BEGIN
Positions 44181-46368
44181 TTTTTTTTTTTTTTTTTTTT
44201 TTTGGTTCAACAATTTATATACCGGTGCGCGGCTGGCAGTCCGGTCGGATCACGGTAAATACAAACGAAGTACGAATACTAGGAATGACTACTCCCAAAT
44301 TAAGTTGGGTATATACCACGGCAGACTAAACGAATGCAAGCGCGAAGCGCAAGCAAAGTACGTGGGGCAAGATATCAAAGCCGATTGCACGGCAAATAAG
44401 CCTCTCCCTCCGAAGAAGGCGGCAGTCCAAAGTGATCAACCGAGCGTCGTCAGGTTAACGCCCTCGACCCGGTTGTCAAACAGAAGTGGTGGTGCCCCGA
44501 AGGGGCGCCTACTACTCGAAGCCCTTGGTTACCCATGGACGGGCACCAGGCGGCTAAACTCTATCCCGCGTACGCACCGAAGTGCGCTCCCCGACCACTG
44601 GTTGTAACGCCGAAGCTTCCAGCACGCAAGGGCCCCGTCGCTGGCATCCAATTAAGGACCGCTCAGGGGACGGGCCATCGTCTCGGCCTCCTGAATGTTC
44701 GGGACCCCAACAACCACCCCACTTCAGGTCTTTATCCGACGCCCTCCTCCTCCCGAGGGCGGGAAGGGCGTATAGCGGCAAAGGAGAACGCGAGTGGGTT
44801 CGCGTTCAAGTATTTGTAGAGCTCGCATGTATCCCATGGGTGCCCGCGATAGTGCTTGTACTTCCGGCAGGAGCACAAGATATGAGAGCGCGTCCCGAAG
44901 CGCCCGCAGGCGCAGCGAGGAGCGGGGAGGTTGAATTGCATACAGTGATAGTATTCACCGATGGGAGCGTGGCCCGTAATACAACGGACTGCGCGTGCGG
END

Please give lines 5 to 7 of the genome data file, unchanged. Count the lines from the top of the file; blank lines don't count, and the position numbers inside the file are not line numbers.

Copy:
44401 CCTCTCCCTCCGAAGAAGGCGGCAGTCCAAAGTGATCAACCGAGCGTCGTCAGGTTAACGCCCTCGACCCGGTTGTCAAACAGAAGTGGTGGTGCCCCGA
44501 AGGGGCGCCTACTACTCGAAGCCCTTGGTTACCCATGGACGGGCACCAGGCGGCTAAACTCTATCCCGCGTACGCACCGAAGTGCGCTCCCCGACCACTG
44601 GTTGTAACGCCGAAGCTTCCAGCACGCAAGGGCCCCGTCGCTGGCATCCAATTAAGGACCGCTCAGGGGACGGGCCATCGTCTCGGCCTCCTGAATGTTC